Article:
I grew up in France, my first language was French, and I tend to gravitate towards French cooking.
Chef: Any cook who swears in French.
I come from Yorkshire in England where we like to eat chip sandwiches - white bread, butter, tomato ketchup and big fat french fries cooked in beef dripping.
Even if I'm gone all day, breakfast is the one meal I always cook for my kids.
I make French toast, oatmeal, or an egg burrito.
Mastering the Art of French Cooking... doesn't mean it has to be fancy cooking, although it can be as elaborate as you wish.
If any one element of French cooking can be called important, basic and essential, that element is soup.
Forget that New Orleans is actually a little like the Combat Zone with French cooking, it still happens to be part of the great state of Louisiana where people play the political game the same way it's played in Lebanon. The place is one layer after another of tribes, factions and at least a million laughs.
Larousse Gastronomique is a veritable dictionary of cooking terms for the French kitchen. If a chef were allowed only one book, this would have to be it.
My biggest challenge is cooking traditional French dishes, which usually require very specific techniques and methods. That’s just not my style... I cook from the soul.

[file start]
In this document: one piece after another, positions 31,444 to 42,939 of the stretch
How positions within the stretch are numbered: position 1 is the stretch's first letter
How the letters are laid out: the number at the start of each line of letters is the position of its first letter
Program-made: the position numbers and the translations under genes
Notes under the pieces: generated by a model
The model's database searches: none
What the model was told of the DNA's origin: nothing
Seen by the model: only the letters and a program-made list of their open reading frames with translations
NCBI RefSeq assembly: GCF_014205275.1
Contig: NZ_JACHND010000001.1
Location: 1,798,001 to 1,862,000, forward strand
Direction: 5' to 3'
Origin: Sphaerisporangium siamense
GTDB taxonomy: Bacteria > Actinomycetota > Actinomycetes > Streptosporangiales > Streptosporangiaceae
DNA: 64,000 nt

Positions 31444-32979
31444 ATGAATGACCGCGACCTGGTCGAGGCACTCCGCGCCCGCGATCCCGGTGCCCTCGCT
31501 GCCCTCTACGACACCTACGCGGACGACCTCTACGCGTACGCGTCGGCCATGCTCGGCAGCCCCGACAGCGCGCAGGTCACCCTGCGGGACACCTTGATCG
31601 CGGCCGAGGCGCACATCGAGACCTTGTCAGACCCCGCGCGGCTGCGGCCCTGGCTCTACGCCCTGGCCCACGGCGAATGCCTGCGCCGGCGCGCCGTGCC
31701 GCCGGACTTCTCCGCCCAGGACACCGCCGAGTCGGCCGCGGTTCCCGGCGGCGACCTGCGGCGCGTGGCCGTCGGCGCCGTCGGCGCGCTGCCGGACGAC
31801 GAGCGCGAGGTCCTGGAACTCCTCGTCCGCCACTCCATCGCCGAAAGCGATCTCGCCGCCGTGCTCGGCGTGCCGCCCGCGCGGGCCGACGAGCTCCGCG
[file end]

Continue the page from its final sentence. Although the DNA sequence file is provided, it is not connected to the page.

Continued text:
Ten cooks' shops! ...and all within three minutes' driving! one would think that all the cooks in the world ...had said - Come, let us all go live at Paris: the French love good eating - they are all gourmands - we shall rank high.
The French use cooking as a means of self-expression, and this meal perfectly represented the personality of a cook who had spent the morning resting her unwashed chin on the edge of a tureen, pondering whether she should end her life immediately by plunging her head into her abominable soup.
I'm an avid cook. Brazilian, some Italian, a little French. And I often throw dinner parties.
The French cook; we open tins.
Good french cooking cannot be produced by a zombie cook.
Food: Part of the spiritual expression of the French, and I do not believe that they have ever heard of calories.
The French don't know how to cook breakfast.
If a lump of soot falls into the soup and you cannot conveniently get it out, stir it well in and it will give the soup a French taste.
The past was a consumable, subject to the national preference for familiar products. And history, in America, is a dish best served plain. The first course could include a dollop of Italian in 1492, but not Spanish spice or French sauce or too much Indian corn. Nothing too filling or fancy ahead of the turkey and pumpkin pie, just the way Grandma used to cook it.
Economic theorists, like French chefs in regard to food, have developed stylized models whose ingredients are limited by some unwritten rules. Just as traditional French cooking does not use seaweed or raw fish, so neoclassical models do not make assumptions derived from psychology, anthropology, or sociology. I disagree with any rules that limit the nature of the ingredients in economic models.